Organizations are sending a stronger message to bullying bosses and hostile employees: Bad behavior won’t be tolerated on the job.
If you have doubts, consider the following.
In April, radio shock jock Don Imus was fired by CBS and MSNBC for remarks he made on the air about the Rutgers women’s basketball team. Robert Sutton’s book, “The No (expletive deleted) Rule: Building a Civilized Workplace and Surviving One That Isn’t,” was published in February and is number seven on May’s New York Times Hardcover Business Best Sellers list.
“It’s a perfect time to have a conversation on workplace civility,” said Chris Long, assistant professor of organizational behavior at the Olin School of Business at Washington University in St. Louis. “The Imus situation, in particular, has rekindled discourse on respect and accountability.”
This subject is right up Long’s alley. He specializes in issues related to trust, fairness and control in organizations.
According to Long, “Perceived and unchecked power can be a catalyst for nasty behavior.” Although Imus’ comments often were cruel, his ratings were strong. Politicians and journalists were eager to be on his show.
“But when he insulted the Rutgers’ players, critical forces marshaled against him and began to check his power,” said Long. “MSNBC, CBS and society as a whole reached the breaking point. It was determined collectively that Imus was out of bounds and had to be held accountable for his words.”
Long’s research finds that managers who are held accountable for their behavior “tend to more actively promote fairness in their organizations. The perception that they are being held accountable for creating a positive culture leads them to exert more effort toward building fairness and trust in their workplaces. When organizations make managers accountable for promoting fairness, they stop enabling individuals who confuse power with effectiveness or pursue financial ends at any and all costs.”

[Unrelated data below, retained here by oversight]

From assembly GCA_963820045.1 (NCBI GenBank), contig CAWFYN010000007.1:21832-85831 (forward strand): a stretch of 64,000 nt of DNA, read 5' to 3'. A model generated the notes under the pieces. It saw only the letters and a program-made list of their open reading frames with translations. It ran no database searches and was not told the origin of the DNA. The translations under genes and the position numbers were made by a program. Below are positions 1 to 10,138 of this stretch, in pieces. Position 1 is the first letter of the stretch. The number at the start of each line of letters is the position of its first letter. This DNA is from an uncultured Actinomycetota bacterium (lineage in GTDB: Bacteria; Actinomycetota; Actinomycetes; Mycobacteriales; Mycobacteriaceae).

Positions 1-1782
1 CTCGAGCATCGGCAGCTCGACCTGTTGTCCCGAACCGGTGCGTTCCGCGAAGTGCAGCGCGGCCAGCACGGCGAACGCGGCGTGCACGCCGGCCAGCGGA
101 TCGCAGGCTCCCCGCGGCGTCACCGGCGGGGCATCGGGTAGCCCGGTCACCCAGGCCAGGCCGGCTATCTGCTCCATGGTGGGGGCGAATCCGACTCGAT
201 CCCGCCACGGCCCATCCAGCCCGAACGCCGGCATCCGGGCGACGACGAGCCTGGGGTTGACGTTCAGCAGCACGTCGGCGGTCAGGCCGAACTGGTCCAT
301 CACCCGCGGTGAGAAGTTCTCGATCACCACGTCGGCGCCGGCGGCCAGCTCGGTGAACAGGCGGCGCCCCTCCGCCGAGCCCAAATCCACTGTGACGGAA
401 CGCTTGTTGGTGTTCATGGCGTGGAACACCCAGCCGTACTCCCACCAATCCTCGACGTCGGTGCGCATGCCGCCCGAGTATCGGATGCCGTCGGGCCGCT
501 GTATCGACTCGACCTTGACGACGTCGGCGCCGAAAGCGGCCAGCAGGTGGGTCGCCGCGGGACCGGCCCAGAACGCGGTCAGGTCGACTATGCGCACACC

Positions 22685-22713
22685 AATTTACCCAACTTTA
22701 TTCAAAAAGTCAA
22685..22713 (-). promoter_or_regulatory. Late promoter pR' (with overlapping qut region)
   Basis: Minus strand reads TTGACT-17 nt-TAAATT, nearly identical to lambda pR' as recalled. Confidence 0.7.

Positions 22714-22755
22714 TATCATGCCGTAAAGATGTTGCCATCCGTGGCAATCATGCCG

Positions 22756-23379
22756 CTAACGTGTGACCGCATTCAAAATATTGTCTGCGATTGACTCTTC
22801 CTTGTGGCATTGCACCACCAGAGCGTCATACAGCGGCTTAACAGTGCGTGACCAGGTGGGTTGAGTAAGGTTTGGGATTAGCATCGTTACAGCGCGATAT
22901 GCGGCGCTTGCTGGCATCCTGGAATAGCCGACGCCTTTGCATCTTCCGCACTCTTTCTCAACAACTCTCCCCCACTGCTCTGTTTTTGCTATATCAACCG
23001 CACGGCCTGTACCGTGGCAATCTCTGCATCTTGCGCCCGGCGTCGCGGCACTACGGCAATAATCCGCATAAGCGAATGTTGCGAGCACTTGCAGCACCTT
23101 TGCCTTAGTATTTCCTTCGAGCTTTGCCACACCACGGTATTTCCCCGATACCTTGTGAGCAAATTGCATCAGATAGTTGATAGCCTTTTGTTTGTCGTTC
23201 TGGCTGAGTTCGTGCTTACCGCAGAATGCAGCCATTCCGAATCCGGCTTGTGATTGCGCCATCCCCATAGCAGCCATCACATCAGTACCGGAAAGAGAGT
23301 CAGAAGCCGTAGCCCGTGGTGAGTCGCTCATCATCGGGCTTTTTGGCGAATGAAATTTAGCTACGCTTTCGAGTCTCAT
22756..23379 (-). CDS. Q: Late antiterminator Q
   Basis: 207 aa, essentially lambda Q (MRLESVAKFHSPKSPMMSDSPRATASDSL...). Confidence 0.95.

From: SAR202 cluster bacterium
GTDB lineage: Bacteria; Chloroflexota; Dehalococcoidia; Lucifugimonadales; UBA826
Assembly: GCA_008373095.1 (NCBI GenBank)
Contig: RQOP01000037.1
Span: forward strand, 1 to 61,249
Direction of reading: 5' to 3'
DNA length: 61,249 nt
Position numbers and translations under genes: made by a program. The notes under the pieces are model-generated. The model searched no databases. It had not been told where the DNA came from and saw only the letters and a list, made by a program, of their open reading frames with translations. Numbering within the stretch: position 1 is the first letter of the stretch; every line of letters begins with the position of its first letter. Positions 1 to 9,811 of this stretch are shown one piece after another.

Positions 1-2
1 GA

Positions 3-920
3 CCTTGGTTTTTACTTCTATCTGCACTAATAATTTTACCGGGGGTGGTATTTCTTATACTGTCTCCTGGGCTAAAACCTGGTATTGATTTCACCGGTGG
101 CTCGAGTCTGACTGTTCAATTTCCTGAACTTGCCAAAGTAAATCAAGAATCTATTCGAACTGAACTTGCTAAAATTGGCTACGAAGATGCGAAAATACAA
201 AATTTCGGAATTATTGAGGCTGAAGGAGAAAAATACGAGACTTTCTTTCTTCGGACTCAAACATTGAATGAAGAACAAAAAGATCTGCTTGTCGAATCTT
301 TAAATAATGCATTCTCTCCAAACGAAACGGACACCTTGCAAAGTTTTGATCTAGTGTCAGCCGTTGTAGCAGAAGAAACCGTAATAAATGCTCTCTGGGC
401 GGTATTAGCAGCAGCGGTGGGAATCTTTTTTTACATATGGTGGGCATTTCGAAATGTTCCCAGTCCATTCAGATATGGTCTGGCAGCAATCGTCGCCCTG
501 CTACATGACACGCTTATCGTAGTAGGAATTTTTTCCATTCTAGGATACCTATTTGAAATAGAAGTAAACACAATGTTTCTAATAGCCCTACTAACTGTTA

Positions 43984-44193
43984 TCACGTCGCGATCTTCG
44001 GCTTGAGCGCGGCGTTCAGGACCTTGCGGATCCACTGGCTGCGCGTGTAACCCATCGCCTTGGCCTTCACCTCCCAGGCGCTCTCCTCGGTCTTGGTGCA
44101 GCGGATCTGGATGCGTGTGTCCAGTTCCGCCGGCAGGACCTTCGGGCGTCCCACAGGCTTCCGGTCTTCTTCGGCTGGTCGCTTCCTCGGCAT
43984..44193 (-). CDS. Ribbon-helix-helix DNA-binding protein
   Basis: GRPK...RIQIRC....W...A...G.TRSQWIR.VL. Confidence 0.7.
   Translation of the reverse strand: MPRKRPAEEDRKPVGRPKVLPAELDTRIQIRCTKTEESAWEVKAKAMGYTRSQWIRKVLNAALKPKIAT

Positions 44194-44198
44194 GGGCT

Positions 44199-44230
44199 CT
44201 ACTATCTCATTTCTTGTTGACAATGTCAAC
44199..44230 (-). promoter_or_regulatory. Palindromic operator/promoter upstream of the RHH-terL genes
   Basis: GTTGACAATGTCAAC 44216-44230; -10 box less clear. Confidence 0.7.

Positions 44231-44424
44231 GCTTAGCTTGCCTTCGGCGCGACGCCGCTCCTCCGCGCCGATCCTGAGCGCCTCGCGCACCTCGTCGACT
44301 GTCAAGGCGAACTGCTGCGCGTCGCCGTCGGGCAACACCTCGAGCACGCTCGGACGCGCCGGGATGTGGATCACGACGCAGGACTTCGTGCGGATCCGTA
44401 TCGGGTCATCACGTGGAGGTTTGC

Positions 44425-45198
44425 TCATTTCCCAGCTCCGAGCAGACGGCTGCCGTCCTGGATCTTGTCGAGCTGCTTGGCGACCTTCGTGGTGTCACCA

Organizational structure plays a large role
“Despite good intentions, unfairness can emerge in traditional, hierarchical organizations where managers maintain large amounts of power over their subordinates’ work lives. It’s less of a problem in flat, decentralized or entrepreneurial organizations, where managers possess less obvious power and, as a result, are motivated to build coalitions with their employees.”
Long said: “Under these conditions, managers understand being civil is low cost — and the dividends are huge. It all boils down to the Golden Rule: treat others the way you’d like to be treated.”
The benefits of workplace civility include increased levels of job satisfaction, lower turnover and greater trust in company leaders. Dedicated employees frequently are willing to work for less pay.
On the other hand, Long said “there’s an emotional and dollar cost attached to uncivilized workplaces — environments where employees belittle, undermine or sabotage fellow employees. In these instances, employees don’t see the organization as legitimate. Managers have to exert more control and spend more money to keep employees in the game.”
In addition, Long said studies indicate “workplaces viewed as ‘unfair’ by employees have a higher tendency of being victimized by employee thefts.”
The exact definition of a civilized workplace depends on a company’s culture. Certain attributes always are important: equitable allocations of rewards and resources, effective due-process procedures and managers who treat their employees with dignity. Long distinguishes workplace civility from politeness, manners or conflict aversion.
In fact, he suggests fair organizations facilitate lively discussions and debates about issues “essential to an organization’s survival and success. This dialogue is a critical component of creative processes and is healthy for every organization.”
Toughness shouldn’t be equated with incivility
“Think about the marine drill sergeant,” Long said. “Most recruits know his actions have a larger purpose; that they’re designed for marines’ survival. If (unpleasant) behavior has a logical explanation, and it’s communicated clearly, employees won’t view it as abusive.”
Does Long agree with Sutton’s desire to eliminate — or greatly reduce — mean-spirited, self-serving employees from organizations’ payrolls?
“I understand his rationale,” Long said. “When a company has an isolated nasty manager, it’s viewed as an anomaly. But when there are many, it’s regarded as a trend — and a potential problem. Organizations should start by trying to redirect the problem manager, but some people aren’t hardwired to be empathetic and sensitive to others’ needs. If this is the case, other actions may be warranted.”
Some uncivilized workers are top company performers, Long added. “The question is how much bad behavior can an organization tolerate until that behavior begins to negate positive results?”
Increasingly, companies are demonstrating the answer is, “very little.” Southwest Airlines, for example, has made it a policy to hire and fire employees based on their tendency to consistently exhibit positive attitudes.
Professor Long is available for live or taped interviews using Washington University’s free VYVX or ISDN lines.